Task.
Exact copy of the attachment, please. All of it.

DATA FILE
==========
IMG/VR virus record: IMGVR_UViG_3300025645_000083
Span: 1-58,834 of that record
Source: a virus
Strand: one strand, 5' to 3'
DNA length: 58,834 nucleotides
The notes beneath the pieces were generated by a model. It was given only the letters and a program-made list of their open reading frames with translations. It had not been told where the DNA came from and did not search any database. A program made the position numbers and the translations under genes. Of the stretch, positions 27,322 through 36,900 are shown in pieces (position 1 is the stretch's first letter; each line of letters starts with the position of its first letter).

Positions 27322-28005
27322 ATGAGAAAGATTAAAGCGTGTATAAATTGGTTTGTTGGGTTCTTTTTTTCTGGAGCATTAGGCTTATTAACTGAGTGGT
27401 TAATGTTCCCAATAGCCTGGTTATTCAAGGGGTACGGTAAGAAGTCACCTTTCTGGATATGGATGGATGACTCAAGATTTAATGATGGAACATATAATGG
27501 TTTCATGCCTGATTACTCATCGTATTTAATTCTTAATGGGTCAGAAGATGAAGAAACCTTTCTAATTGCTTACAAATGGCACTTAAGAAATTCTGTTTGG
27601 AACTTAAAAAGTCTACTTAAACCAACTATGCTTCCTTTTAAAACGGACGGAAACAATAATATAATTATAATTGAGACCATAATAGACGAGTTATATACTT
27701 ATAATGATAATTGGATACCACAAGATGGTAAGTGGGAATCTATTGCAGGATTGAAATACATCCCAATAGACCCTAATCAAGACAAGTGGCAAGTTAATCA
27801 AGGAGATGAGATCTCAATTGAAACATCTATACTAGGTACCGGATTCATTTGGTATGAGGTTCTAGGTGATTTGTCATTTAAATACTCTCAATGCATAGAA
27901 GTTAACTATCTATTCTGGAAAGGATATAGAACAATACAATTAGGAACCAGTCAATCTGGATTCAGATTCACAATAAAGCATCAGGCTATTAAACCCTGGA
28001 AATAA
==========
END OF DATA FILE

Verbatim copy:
IMG/VR virus record: IMGVR_UViG_3300025645_000083
Span: 1-58,834 of that record
Source: a virus
Strand: one strand, 5' to 3'
DNA length: 58,834 nucleotides
The notes beneath the pieces were generated by a model. It was given only the letters and a program-made list of their open reading frames with translations. It had not been told where the DNA came from and did not search any database. A program made the position numbers and the translations under genes. Of the stretch, positions 27,322 through 36,900 are shown in pieces (position 1 is the stretch's first letter; each line of letters starts with the position of its first letter).

Positions 27322-28005
27322 ATGAGAAAGATTAAAGCGTGTATAAATTGGTTTGTTGGGTTCTTTTTTTCTGGAGCATTAGGCTTATTAACTGAGTGGT
27401 TAATGTTCCCAATAGCCTGGTTATTCAAGGGGTACGGTAAGAAGTCACCTTTCTGGATATGGATGGATGACTCAAGATTTAATGATGGAACATATAATGG
27501 TTTCATGCCTGATTACTCATCGTATTTAATTCTTAATGGGTCAGAAGATGAAGAAACCTTTCTAATTGCTTACAAATGGCACTTAAGAAATTCTGTTTGG
27601 AACTTAAAAAGTCTACTTAAACCAACTATGCTTCCTTTTAAAACGGACGGAAACAATAATATAATTATAATTGAGACCATAATAGACGAGTTATATACTT
27701 ATAATGATAATTGGATACCACAAGATGGTAAGTGGGAATCTATTGCAGGATTGAAATACATCCCAATAGACCCTAATCAAGACAAGTGGCAAGTTAATCA
27801 AGGAGATGAGATCTCAATTGAAACATCTATACTAGGTACCGGATTCATTTGGTATGAGGTTCTAGGTGATTTGTCATTTAAATACTCTCAATGCATAGAA
27901 GTTAACTATCTATTCTGGAAAGGATATAGAACAATACAATTAGGAACCAGTCAATCTGGATTCAGATTCACAATAAAGCATCAGGCTATTAAACCCTGGA
28001 AATAA